Samantha Josephson was dead when her body was placed in a remote wooded area in Clarendon County in March 2019, a State Law Enforcement Division crime scene analyst testified Thursday.
“Someone had to put here there,” Lt. Todd Schenk told a Richland County jury of seven women and five men on the fourth day of the murder trial for Nathaniel Rowland, 27, who is accused of abducting Josephson, a University of South Carolinia student, from Columbia’s popular Five Points nightclub area, killing her and then dumping her body in rural Clarendon County.
“Everything kind of added up to it appeared she had been dragged (there),” Schenk testified. For example, he said, there was no sign of a struggle or bleeding in the forest and field area where she was found.
Schenk, who heads up SLED’s crime scene evidence unit, also told the jury about a second suspected crime scene he and a fellow analyst visited, just hours after leaving the site where Josephson’s body was found.
That second scene was a black Chevolet Impala with a blood-drenched interior that Columbia police officers had stopped near Five Points on March 30, 2019, one day after Josephson was abducted and killed. Rowland, the car’s driver, was arrested. That night police had been stopping black Chevrolet Impalas in Columbia because video surveillance footage showed that Josephson had entered such a vehicle in front of the Five Points night Club Bird Dog about 2 a.m. on March 29, according to evidence in the case.
Under questioning by prosecutor Daniel Goldberg, Schenk, the prosecution’s 17th witness, took the jury on a scientific but sometimes macabre journey of the dozens and dozens of pieces of evidence taken from the outdoor scene in the woods and the inside of the Chevrolet Impala.
In more than two hours of testimony by Schenk that began Wednesday afternoon, Schenk explained to the jury how SLED crime scene analysts are trained and what they do at the crime scene, starting with donning gloves to prevent contamination and taking dozens and dozens of photographs from a distance from all points of view and ending with close-ups of areas of interest.
“We want to show the crime scene as it is without walking on it,” Schenk testified.
Schenk testified he made detailed notes and diagrams of the scene and noted the weather in the woods at 6 pm when they arrived on March 29 — “clear and 75 degrees.”
At the scene, fellow SLED analyst Dalila Cirencione took photographs, Schenk testified. They both observed what appeared to be numerous stab wounds on Josephson’s foot, hand, neck, back and head. They noted Josephson’s fingernails appeared to be broken, a torn sandal on her foot, the disheveled state of the clothes she had on and the position of her body, hands and feet. They took her fingerprints and made swabs to gather her DNA. They ran a metal detector around the scene.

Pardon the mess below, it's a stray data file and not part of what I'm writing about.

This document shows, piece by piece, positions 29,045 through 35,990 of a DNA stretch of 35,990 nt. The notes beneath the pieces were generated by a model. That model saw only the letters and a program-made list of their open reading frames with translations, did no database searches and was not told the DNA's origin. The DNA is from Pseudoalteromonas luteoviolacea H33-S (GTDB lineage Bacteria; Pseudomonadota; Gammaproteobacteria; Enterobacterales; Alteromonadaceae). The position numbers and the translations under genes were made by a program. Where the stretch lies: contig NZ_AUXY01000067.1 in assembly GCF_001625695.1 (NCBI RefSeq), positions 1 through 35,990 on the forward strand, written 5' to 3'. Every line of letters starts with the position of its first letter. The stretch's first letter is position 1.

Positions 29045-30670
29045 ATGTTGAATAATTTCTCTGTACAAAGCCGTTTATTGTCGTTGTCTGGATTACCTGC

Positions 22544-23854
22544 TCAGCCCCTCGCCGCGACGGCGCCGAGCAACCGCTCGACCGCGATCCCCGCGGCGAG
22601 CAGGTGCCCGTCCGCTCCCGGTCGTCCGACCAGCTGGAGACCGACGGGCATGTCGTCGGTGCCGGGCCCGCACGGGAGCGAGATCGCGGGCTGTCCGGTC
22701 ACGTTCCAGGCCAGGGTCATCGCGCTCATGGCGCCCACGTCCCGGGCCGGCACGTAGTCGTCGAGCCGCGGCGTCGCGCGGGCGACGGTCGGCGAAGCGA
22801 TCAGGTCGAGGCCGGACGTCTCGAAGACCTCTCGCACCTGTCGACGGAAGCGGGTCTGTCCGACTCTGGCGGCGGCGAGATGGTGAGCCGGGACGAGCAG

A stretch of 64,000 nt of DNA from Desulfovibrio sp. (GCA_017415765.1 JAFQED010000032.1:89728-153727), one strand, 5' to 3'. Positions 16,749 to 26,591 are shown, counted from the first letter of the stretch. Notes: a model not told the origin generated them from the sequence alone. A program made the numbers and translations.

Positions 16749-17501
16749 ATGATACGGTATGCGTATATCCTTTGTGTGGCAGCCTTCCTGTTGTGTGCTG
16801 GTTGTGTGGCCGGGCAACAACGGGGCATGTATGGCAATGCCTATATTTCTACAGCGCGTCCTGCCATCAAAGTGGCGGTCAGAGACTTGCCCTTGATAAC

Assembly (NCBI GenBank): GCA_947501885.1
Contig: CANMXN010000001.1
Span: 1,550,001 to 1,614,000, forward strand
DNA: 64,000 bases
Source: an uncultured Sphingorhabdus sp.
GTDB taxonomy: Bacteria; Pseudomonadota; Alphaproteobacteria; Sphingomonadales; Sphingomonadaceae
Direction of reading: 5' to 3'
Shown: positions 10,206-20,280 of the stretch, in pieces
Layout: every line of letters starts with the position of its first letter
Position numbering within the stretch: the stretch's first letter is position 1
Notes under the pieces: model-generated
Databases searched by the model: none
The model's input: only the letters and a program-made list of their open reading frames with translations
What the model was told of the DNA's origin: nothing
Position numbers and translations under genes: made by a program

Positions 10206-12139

They did not move the body. “We do not touch the victim until the coroner gives us the OK,” Schenk testified.
‘Significant blood’ found in the Impala
After being with Josephson’s body some six hours, the two SLED agents rode back to Columbia, reaching SLED headquarters in the early morning hours of March 30.
Within hours, they got a request to come to another crime scene, this one near Five Points where Rowland had been pulled over by Columbia police officer Jeffrey Kraft, who had spotted the black Chevrolet Impala.
At that scene, on Saluda Avenue, Schenk again began to take notes and document the scene , starting with the weather — “57 degrees Fahrenheit and clear.”
In the Impala, Schenk testified, he found three cell phones and saw the back seat area had child-proof locks and windows that were controlled by a button accessible to the driver, but not to anyone in the back seat.
Suspected blood was in numerous places inside the car — on the back of a front headrest, on the steering wheel, on the inside window, the center console, the back seat and in the trunk. There was also what appeared to be a footprint on the inside of one of Impala’s rear windows, Schenk testified.
In the trunk there was “significant” blood along with a roll of duct tape and a black beanie with the words “full blood” on it, he testified. The beanie had a hole in it and could “be used as a mask,” Schenk testified.
Schenk testified crime scene technicians like him are supposed to gather all evidence that might help the case, and then it is up to others to decide the significance of the evidence.
Schenk did not directly link any of the evidence to Rowland or Josephson — that is a task for later prosecution scientific and medical witnesses who are expected to testify that the blood in the Impala was Josephson’s.
Witnesses have already linked Rowland to the Impala and testified that he grew up in the rural Clarendon County area where the body was found and was intimately familiar with the area.